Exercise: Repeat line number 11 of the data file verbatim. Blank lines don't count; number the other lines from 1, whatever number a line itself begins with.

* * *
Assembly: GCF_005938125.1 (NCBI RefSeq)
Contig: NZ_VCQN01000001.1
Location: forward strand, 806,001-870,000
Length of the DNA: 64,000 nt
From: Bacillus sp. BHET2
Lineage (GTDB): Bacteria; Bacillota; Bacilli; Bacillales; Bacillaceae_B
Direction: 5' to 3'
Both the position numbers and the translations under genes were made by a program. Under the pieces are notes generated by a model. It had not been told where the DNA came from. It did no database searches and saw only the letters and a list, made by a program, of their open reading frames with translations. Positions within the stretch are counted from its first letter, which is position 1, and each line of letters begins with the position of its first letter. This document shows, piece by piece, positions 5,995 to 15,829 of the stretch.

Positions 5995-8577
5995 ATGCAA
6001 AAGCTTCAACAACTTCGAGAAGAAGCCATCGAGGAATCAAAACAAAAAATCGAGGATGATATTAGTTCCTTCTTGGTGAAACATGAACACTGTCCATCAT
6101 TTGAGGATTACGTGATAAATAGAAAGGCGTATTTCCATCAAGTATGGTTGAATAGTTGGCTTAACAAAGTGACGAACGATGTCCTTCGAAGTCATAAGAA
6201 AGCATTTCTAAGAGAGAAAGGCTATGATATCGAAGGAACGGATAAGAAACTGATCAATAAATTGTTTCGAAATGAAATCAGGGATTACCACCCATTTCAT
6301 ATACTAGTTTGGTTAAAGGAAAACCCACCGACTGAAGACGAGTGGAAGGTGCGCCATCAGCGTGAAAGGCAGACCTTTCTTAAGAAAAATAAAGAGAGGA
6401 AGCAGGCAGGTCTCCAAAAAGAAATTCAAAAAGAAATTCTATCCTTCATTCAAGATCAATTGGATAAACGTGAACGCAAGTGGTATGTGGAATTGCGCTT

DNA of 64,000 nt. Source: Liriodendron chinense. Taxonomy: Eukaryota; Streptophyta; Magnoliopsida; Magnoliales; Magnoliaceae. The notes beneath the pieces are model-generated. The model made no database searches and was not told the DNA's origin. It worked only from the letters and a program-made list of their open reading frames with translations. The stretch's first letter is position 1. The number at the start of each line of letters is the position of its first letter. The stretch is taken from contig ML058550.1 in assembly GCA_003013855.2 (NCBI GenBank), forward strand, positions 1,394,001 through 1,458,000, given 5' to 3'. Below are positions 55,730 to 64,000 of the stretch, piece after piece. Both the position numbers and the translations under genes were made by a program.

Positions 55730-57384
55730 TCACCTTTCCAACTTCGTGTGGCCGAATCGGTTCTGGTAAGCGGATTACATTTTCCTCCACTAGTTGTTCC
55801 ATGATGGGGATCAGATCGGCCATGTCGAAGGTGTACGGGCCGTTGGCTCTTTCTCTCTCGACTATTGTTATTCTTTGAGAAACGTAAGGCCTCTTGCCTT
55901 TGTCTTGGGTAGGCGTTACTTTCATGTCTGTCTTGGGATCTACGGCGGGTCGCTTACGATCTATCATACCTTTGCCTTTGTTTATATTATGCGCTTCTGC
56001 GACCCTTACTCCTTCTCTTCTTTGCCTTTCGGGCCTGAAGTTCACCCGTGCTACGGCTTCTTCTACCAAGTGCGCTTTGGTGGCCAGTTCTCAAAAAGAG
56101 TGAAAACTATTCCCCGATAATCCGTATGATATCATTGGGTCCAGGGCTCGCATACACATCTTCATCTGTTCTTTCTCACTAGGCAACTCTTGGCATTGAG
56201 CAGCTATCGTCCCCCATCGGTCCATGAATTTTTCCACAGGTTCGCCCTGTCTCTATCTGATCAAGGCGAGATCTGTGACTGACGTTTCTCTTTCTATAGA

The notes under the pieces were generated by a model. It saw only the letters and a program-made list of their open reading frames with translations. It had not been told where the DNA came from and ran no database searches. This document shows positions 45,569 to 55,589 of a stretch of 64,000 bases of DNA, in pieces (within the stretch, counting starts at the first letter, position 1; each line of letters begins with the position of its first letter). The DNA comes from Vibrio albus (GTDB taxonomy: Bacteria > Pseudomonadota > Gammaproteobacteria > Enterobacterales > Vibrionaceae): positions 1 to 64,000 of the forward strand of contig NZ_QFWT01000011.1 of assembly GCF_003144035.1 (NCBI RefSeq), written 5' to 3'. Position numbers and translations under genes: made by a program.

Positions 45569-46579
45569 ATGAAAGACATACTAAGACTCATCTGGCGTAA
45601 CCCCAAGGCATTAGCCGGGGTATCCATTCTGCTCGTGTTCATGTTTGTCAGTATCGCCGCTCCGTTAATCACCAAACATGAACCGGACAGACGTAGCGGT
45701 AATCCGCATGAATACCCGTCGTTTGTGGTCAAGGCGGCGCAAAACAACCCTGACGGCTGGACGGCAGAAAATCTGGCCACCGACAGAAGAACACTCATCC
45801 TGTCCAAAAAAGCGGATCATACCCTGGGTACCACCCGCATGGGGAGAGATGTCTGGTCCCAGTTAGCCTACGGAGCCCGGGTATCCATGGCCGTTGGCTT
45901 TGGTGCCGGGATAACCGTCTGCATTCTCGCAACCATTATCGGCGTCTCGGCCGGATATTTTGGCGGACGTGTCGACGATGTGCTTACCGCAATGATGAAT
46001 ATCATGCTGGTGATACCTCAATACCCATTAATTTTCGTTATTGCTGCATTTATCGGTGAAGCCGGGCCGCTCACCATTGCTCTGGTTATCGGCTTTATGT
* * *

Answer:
6001 AAGCTTCAACAACTTCGAGAAGAAGCCATCGAGGAATCAAAACAAAAAATCGAGGATGATATTAGTTCCTTCTTGGTGAAACATGAACACTGTCCATCAT